A local businessman is now working to rescue the abandoned, crumbling house on Sixth Street from decay.
The house has been a nightmare for residents of Boksburg North since its previous owner, who is said to have relocated to Dubai, left it at the mercy of vandals and squatters years ago.
The new owner has confirmed that he had bought the unsightly property in March and is hoping to save it from the squatters and vandals.
The plan is to demolish the structure and convert the property into a tyre business.
The purchaser, however, told this publication that he is now battling to get the property transferred from the seller’s name to his.
He said the struggle for change of ownership and issuing of a clearance certificate places him in an unenviable position.
It remains unclear if the struggle to have the property transferred from the seller’s name to the purchaser has anything to do with apparent debt owed by the seller to the municipality.
The building is now home to about 15 people who also store their recyclable materials there.
The years of neglect have seen the structure becoming a burned-out shell of a building, with the roof having fallen in and walls caving in, the floor covered in household waste, grass growing through the floors and anything of value had been stolen. It is also infested by rats and flies, and the backyard is like a jungle.
Although the residents have access to water from what appears to be a communal tap next to the entrance, the property lacks electricity and ablution facilities such as toilets and bathrooms.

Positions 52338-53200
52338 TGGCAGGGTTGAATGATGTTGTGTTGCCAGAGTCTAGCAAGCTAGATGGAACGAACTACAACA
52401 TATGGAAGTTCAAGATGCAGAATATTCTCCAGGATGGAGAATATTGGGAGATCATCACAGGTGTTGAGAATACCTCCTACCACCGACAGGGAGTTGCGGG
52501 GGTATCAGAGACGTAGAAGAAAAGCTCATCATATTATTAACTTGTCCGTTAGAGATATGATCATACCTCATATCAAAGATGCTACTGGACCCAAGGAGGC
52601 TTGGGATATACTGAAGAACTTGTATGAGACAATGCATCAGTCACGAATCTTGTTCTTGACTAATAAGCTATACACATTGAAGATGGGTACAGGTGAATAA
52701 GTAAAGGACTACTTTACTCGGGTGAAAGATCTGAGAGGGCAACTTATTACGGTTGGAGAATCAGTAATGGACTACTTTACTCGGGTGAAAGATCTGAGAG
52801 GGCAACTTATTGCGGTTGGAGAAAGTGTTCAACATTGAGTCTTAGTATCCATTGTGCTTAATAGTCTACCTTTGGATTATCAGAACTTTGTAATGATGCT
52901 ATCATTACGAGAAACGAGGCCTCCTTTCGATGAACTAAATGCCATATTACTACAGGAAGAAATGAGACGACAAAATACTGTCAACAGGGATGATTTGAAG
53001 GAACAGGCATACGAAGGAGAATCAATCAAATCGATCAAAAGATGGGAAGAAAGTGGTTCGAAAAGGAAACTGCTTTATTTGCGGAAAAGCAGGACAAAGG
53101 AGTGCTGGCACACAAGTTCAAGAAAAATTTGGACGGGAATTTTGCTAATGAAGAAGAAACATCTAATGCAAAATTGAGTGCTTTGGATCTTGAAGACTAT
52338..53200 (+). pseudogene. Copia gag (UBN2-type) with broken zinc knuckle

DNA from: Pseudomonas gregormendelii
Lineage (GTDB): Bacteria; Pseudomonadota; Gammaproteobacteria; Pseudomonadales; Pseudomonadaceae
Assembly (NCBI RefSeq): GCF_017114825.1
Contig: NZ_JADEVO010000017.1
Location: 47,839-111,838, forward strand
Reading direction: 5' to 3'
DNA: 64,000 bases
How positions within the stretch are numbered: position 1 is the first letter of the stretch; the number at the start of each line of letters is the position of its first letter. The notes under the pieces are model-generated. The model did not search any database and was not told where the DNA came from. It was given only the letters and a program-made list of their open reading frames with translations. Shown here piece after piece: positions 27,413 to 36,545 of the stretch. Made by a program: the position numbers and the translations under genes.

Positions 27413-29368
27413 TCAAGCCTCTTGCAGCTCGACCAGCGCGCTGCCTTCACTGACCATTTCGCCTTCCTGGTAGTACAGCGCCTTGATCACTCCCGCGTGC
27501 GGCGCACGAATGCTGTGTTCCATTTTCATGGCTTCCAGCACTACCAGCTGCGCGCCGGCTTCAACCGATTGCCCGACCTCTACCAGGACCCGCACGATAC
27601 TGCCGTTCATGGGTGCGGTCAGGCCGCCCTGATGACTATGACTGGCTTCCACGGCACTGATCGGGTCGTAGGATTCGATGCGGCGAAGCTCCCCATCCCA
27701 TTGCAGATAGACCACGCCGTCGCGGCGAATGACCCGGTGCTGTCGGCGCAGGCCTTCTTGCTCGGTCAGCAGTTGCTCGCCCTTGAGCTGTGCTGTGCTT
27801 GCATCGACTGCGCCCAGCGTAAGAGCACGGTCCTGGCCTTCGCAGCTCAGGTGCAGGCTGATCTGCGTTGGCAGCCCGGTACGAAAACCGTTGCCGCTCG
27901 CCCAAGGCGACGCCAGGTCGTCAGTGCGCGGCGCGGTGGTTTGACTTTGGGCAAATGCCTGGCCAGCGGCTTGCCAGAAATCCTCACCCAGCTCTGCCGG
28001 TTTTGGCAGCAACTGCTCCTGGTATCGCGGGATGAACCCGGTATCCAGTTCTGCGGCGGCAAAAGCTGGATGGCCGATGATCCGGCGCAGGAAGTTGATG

There also reports that the property had become an alleged hotbed of prostitution, peddling of drugs and serves as a hideout for criminals.
The new owner also needs to evict the occupiers of the property and this exercise will obviously make the difficult situation even worse for the purchaser.
Squatters cry for help
In an interview with the Advertiser on August 2, the occupiers of the building indicated that they are not expecting the new owner to drive them out of their current home before an alternative accommodation has been made available to them.
“We heard that the people next door have bought the house, but they have not issued us with any notice as of yet,” said Thembani Ngwenya, one of the residents.
Ngwenya said the majority of the people who live there are unemployed and he and others have turned to recycling to survive.
He said the money they make from collecting the recyclable materials is not enough to pay rent. Instead, it helps them to at least put food on the table.
They expect whoever bought the property to provide them with an alternative place or employment so that they can at least get some income to use to pay rent.
Ngwenya admitted that the property is obviously unsafe for any human to occupy, but they (the occupiers) have no choice, saying it is better than sleeping on the streets of Boksburg.
“This building is sort of home to us and we have been here for just over three years. We have all these years been trying to get jobs, but we were unsuccessful and then ended up in this bad situation,” said Ngwenya.
About the vandalism which had taken place there, Ngwenya said different gangs of thieves, he believes are scrap metal scavengers, frequently arrive at the property and help themselves to the corrugated metal roof, window frames, door frames and other things of value they could lay their hands on.
“We have tried to defend our home, but didn’t want to be engaged in a fight against them,” said Ngwenya.
Apart from this decaying home, there are dozens of other dilapidated buildings which had been left to rot across the city. [email protected]